Nature Diary October

There is a sense of urgency, of making the most of the fine weather before winter arrives. Fields are ploughed and sown, and birds strip berries from the hawthorns.

Falling leaves cover everything. There is a myriad of patterns and shapes to be photographed literally lying at your feet. Usually it is the simpler compositions contrasting colour, shape, and textures that are most successful.

This is the most exciting month to photograph red, fallow and sika deer. It's rutting time and males are displaying and battling with rivals. Their performance includes scraping the ground, thrashing branches, and making a lot of noise. Remember that testosterone levels are at an all time high, don't go too close or could end up as the next antler decoration. Use a long lens with a beanbag and stay in your vehicle wherever possible. You could try Studley Royal Park, Ripon, North Yorkshire (SE272686, postcode HG4 3DY); or Bradgate Park, Newtown Lindford, Leicestershire (SK530108, postcode LE6 0HE).

Roe deer are the commonest deer species throughout much of Britain, and they have undergone something of a population explosion in many areas. Kids born in June have finished suckling and are now foraging for themselves (though they’ll stay with their mothers until next spring). In autumn and winter, roe deer often associate in small groups. It’s worth looking for them along woodland edges – a favourite habitat – and if there’s a strong wind blowing, you may be able to approach a little closer from downwind.

Winter coats now begin to show through on stoats and mountain hares. If snow arrives late they may stand out like the proverbial sore thumb among dark heather. Early morning or late afternoon is the best time of day for these subjects. And of course you will need to be on high ground, try exploring the top and flanks of Cairngorm, Scotland (NJ001041, carpark postcode PH22 1RB). If that's too far north for you, mountain hares also appear to be thriving in the Peak District. Highest numbers are on well-managed grouse moors where rotational heather burning provides a mosaic of new growth and older heather, for food and shelter.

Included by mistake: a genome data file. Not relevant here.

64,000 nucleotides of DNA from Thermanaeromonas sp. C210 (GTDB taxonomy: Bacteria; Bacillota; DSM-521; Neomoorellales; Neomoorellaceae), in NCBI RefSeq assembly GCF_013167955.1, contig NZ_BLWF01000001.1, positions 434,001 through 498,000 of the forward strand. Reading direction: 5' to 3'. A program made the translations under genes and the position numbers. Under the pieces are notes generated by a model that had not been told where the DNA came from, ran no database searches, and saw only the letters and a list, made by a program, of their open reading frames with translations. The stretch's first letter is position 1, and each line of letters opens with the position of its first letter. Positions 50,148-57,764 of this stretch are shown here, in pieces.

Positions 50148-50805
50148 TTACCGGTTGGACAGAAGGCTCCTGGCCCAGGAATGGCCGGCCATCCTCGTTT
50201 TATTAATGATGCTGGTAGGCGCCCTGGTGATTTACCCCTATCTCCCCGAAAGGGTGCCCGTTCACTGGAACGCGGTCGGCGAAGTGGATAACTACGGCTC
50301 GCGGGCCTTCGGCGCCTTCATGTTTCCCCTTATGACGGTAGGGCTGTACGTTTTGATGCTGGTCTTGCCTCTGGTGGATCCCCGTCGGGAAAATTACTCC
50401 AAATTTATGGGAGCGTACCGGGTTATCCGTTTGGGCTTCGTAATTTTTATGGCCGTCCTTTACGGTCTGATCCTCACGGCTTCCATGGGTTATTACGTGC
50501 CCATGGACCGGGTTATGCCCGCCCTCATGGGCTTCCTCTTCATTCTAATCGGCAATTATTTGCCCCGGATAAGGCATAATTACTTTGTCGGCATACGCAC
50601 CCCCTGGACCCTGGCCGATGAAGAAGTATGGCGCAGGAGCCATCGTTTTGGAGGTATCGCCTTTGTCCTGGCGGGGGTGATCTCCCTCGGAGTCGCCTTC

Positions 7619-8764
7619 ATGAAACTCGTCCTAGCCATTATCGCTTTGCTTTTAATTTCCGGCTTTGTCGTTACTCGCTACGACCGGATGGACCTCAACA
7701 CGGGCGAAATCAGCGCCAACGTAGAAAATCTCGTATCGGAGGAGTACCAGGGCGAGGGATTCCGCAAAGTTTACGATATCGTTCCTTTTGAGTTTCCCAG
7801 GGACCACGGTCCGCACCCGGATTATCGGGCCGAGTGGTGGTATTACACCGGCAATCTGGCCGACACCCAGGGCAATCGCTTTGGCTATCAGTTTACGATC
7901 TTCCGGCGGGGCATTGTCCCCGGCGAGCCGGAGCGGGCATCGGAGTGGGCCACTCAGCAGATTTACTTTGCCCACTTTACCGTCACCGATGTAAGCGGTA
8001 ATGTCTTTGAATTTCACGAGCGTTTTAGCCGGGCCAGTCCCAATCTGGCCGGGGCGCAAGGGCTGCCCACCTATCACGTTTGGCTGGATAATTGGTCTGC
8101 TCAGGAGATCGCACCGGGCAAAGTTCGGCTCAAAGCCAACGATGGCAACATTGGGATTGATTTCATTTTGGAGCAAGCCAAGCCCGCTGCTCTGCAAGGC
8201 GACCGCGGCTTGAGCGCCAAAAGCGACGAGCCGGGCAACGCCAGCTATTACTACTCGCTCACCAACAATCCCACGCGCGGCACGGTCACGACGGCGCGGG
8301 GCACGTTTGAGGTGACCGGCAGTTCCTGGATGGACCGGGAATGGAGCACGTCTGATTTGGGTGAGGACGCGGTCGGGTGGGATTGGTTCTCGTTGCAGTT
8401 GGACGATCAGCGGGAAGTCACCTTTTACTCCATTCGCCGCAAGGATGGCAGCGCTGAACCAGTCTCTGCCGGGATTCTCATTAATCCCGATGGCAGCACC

Acorns begin to drop from oak trees. These nuts are highly favoured by woodpigeons, and jays (as well as mice and squirrels), and they will be busy either gorging themselves or hoarding them away for future use. If you have set up a winter feeding station put some aside yourself. Bringing them out later may prove too much of a temptation for the previously mentioned wildlife and give you otherwise unobtainable photo opportunities.

Garden birds should now begin to look good again after the summer moult. And the fact that junior has fledged and flown the nest means that the incessant demand for feeding is no longer there, which certainly helps.

Geese start arriving to spend their winter months among us. Pink footed, brent, greylag, white-fronted, and barnacle geese all come from the arctic regions. Congregating on salt marshes, lakes, and estuaries they make excellent photographic subjects. Montrose basin is a well-known location for several species of over wintering birds (NO701573), postcode DD10 9NY. You will need to synchronise your visit with high tide for the best chance of getting some decent shots. Arrive a couple of hours early and don't make too much noise.

Bitterns become a little more visible from the end of October until the end of February (I've had my finest sightings in November). The best place to see some of the twenty or so breeding pairs that inhabit the UK is at Lee Valley Park (, north of London between the A1 and M11. Subtle hint: try checking out the "Bittern Hide".

The mild, damp autumnal weather (average autumnal rainfall = 230mm, although up to 460mm has been recorded) provides perfect conditions for fungi. The fruiting bodies (mushrooms and toadstools) can appear overnight as if from nowhere. As their appearance is unpredictable it's necessary to be on your toes. On many occasions I've spotted an ideal photographic subject only to find it has been nibbled at by the time I returned with my camera. There are several thousand species in Britain and many are confusingly similar: you'll need a good field guide to identify them. A full range of lenses can be used to take fungi photos, from a close focusing telephoto through to a wide angle. Let your imagination run riot.

September  Index  November

The Locations: Where grid references are given they are based on the Ordnance Survey Landranger Grid.
Where possible postcode/map links have been provided to Google Maps showing the exact location.